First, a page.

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New 'anti cancer' grenades developed to target tumours

Heat activated 'grenades' filled with cancer-fighting drugs have been developed by scientists at the University of Manchester in the latest step to tackle the disease. It's thought the heat-activated trigger will help ensure cancerous, rather than healthy tissue is targeted by the drugs. The findings of two studies are due to be presented at the National Cancer Research Institute (NCRI) cancer conference in Liverpool next week.

Find out more about the University of Manchester's Cancer research in the video below.


Fixers: isolation and loneliness affect families as well as patients, says daughter of cancer sufferer

It's not just the person diagnosed with cancer that can experience feelings of isolation and loneliness. Family members can also experience those feelings.

In the next of our Fixers reports, the campaign that gives young people a voice, 16 year old Kayla Laisby from Grange-over-Sands, whose family has been profoundly affected by cancer, is using her experience to help others cope when serious illness strikes.

New cancer treatment developed in Manchester

A new technique to treat lung cancer is being developed in Manchester. Cancer cells will be captured in te patients blood by special magnets. It's hoped, it could lead to better ways to treat patients. It comes as research from Cancer Research UK announces cases of the disease in women is the highest since records began despite a drop in smoking rates.

Lung cancer rates have hit the 20,000 mark say the charity, an increase of 22% soaring from around 14,200 cases diagnosed around 20 years ago.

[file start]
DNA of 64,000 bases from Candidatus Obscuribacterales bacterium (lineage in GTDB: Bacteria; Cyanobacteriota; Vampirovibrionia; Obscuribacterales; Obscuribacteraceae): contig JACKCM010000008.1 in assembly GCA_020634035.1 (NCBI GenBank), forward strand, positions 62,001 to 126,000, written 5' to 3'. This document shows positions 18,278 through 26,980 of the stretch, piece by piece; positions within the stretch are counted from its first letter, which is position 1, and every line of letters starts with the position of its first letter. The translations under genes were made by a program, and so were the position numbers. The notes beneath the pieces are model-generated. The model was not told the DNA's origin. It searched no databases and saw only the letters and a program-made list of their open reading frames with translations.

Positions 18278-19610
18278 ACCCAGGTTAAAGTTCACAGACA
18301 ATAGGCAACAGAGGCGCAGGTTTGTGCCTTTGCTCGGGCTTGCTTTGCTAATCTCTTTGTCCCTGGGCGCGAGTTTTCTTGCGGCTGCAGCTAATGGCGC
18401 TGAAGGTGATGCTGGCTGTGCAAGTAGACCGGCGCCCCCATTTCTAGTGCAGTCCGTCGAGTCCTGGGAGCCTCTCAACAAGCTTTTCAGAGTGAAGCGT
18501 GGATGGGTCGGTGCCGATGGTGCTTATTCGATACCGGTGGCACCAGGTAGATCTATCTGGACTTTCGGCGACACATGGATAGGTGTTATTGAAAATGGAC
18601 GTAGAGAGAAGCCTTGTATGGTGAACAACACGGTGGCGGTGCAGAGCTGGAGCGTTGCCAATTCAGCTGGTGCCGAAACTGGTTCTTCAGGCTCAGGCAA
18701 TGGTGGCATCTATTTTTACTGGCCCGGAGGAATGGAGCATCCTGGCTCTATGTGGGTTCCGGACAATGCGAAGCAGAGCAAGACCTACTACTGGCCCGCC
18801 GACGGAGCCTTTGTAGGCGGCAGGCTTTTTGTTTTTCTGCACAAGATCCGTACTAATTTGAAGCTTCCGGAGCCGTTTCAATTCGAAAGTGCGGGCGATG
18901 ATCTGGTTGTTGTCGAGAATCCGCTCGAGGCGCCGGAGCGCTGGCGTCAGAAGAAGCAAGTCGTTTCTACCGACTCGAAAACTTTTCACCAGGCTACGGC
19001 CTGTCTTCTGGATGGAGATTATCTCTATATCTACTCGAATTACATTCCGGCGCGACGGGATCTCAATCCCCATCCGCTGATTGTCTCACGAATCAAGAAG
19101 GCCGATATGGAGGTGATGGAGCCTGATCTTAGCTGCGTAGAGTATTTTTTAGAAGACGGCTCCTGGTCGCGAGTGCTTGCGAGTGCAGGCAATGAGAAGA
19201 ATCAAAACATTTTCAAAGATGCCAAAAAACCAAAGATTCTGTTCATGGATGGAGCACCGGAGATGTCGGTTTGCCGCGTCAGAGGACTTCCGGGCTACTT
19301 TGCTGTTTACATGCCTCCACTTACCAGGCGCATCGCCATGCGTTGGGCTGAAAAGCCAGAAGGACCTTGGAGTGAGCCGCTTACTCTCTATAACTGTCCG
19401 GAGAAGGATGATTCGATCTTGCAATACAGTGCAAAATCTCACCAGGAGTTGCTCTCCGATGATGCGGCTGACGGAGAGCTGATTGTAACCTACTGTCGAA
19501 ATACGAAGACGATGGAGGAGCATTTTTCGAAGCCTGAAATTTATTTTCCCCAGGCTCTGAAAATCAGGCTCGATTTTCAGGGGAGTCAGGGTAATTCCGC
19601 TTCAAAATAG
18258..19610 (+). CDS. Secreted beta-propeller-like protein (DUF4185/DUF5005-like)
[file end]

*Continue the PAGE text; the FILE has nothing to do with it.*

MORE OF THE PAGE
"It really is devastating to see that the number of women diagnosed with lung cancer continues to climb. We also know survival remains poor and one of the problems is that lung cancer tends to be diagnosed at a late stage when it has already spread. Cancer is very difficult to treat once it has spread around the body.

"It is very challenging to biopsy lung cancer and very hard for the patient too. The new technique we're testing uses magnets to capture rogue cancer cells in patients' blood and could be a more effective form of biopsy - providing vital information on the biology of the disease. And, ultimately, this could lead to better ways to treat patients."

– Prof Caroline Dive, Cancer Research UK Manchester Institute

The new technique is being presented at the Royal Society's Summer Science Exhibition this week by staff from Cancer Research UK Manchester Institute who have travelled to London.


The Facebook post that could save lives

Lisa Royle Credit: MEN Syndication

A brave mum who posted a picture of her breast on Facebook has been swamped with support from other women.

Lisa Royle, who lives in Astley, Wigan, posted a photo of the small dimples on part of her breast which alerted her to consult a doctor, she was later diagnosed with breast cancer.

Mrs Royle, posted the image on her Facebook page just before she had a mastectomy and since then it has had more than 55,000 shares.

The message that could save lives Credit: Facebook

Lisa, was admitted to hospital in Monday for her surgery after spotting the dimples underneath her left breast on holiday in Egypt over Easter.

She is currently recovering after undergoing the mastectomy.

Her proud husband Craig Thomas Royle described his wife as an “inspiration” and said “together we can make people aware and kick cancers ass.”

Following Lisa’s surgery he posted again saying she was “doing really well.”

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